Western pressure that forced foreign ship classifiers out of Iran has increased safety risks including the danger of an Iranian vessel spilling oil on another country’s coast, the chief executive of Lloyd’s Register said. Last month, the China Classification Society became the last of the world’s top companies in the field to confirm it had stopped verifying safety and environmental standards for Iranian vessels – a requirement for insurance and access to ports.
British classifier Lloyd’s Register, the oldest in the industry and still among the biggest, said in April it had withdrawn from Iran, citing sanctions pressure . “We are going into the unknown absolutely.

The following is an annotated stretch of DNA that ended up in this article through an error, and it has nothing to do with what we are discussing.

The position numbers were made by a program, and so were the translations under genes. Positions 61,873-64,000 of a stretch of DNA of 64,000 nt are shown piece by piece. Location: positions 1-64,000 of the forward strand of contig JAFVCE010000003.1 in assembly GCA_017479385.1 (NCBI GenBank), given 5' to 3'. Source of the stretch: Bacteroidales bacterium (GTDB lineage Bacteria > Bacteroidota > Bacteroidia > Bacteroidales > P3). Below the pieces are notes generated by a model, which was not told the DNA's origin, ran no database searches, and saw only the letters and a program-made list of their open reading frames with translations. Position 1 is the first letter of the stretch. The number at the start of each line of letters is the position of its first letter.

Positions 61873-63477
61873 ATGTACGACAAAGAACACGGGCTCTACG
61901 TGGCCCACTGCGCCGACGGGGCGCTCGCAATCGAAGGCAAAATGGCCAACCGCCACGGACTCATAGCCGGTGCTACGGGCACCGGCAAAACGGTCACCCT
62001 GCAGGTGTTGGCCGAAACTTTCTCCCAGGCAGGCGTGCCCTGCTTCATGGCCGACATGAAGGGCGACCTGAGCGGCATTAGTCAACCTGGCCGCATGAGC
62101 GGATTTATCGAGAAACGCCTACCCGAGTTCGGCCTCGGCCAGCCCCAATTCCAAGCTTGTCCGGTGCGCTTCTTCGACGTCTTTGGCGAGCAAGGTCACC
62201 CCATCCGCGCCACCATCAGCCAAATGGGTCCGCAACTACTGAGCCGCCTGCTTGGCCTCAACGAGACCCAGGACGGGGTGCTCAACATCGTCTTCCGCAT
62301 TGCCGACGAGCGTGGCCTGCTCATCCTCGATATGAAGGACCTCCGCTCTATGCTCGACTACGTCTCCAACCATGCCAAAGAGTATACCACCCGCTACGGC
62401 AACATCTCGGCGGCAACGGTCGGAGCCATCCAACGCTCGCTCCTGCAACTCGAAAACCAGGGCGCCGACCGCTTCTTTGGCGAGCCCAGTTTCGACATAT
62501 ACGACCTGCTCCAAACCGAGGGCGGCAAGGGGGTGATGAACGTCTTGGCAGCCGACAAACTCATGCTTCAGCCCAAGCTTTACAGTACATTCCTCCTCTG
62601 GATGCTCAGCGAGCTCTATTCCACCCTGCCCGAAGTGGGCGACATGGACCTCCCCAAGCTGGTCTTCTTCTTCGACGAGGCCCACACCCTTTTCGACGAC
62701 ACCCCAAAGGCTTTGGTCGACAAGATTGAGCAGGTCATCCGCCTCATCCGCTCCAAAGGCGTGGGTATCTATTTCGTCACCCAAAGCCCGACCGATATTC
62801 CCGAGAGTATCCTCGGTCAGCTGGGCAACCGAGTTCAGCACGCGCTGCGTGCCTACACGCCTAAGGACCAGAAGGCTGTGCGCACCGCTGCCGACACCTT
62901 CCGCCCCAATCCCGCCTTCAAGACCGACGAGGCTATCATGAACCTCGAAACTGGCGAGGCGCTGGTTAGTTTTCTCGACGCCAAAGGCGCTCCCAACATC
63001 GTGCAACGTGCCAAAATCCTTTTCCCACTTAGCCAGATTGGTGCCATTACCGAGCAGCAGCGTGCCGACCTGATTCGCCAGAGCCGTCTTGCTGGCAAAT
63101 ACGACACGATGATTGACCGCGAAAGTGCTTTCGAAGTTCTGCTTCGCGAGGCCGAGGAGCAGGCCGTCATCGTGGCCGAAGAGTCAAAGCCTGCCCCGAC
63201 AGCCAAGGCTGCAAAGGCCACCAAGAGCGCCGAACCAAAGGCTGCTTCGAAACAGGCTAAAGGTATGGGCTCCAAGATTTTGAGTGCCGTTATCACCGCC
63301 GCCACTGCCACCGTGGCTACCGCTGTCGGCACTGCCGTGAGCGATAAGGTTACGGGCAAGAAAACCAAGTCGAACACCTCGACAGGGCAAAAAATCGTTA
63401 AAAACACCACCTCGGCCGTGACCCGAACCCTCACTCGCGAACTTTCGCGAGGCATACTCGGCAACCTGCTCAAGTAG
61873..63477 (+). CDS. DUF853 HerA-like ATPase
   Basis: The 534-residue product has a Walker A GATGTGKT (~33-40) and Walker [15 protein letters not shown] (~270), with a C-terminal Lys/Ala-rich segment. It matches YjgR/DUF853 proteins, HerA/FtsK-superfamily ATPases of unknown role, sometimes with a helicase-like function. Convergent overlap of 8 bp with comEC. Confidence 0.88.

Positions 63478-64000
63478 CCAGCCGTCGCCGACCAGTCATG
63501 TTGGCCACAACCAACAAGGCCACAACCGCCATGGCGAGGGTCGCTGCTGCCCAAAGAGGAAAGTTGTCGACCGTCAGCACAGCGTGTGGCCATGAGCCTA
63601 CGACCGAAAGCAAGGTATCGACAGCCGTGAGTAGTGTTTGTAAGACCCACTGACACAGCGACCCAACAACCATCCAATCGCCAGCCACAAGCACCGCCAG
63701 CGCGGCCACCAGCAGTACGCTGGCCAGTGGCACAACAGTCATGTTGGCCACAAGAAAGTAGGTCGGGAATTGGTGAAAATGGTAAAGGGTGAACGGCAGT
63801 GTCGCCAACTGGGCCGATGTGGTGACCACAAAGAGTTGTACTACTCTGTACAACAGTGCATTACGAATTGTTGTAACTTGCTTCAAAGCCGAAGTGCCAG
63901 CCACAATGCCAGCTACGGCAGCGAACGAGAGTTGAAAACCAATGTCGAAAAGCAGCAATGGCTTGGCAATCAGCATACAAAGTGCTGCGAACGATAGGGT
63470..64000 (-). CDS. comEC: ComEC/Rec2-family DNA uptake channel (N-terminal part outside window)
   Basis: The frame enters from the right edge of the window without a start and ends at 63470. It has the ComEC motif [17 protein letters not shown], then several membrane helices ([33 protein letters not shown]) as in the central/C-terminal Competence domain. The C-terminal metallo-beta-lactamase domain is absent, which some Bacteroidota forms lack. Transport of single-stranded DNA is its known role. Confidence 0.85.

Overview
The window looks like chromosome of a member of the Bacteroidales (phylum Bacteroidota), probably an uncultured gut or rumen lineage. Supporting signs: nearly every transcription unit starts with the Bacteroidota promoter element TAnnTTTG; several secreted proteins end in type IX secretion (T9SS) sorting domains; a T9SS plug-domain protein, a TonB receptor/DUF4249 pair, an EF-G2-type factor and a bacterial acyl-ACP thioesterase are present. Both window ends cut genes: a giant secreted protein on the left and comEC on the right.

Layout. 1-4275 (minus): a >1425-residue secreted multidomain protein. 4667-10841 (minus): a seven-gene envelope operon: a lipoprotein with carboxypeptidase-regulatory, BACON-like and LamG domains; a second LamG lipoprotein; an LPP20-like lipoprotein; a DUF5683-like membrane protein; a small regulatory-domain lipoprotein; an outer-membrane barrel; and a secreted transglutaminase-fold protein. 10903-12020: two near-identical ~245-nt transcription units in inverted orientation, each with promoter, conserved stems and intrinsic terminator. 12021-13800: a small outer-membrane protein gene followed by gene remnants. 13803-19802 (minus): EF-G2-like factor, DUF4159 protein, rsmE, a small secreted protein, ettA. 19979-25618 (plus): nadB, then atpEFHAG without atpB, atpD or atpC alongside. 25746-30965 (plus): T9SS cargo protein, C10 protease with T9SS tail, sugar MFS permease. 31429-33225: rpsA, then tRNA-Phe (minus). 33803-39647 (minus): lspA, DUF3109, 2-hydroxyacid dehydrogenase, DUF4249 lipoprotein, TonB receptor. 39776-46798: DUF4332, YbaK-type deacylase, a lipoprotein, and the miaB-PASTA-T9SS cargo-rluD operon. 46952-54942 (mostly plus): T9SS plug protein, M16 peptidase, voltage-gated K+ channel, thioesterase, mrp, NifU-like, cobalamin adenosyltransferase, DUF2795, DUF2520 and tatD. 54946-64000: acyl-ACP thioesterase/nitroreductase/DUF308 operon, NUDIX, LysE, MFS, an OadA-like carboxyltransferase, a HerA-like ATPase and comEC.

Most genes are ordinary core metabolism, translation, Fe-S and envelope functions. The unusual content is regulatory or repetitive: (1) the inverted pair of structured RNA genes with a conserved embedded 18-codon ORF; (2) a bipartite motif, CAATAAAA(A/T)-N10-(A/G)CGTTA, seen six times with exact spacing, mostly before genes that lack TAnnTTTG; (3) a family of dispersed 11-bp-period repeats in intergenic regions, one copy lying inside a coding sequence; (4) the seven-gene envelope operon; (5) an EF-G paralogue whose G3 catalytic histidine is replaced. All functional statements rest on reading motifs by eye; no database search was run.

When you have internationally trading assets or assets that may affect other nations, then the matter of safety should not become a political tool,” its chief executive, Richard Sadler, told Reuters. “The implications are that we have safety critical assets at sea for which the leading experts in safety are not verifying those ships. What is going to be the effect on somebody else’s coastline if it goes wrong?” Sadler said in an interview. China and other countries in Asia, including South Korea continue to buy Iran’s oil , but the loss of major ship certifiers has raised concerns over the quality of insurance cover and future maintenance of Iranian ships. “Even though the trade has dropped, there are still Iranian ships out there trading. I am not saying they are running them as substandard but we have less control over them,” Sadler said.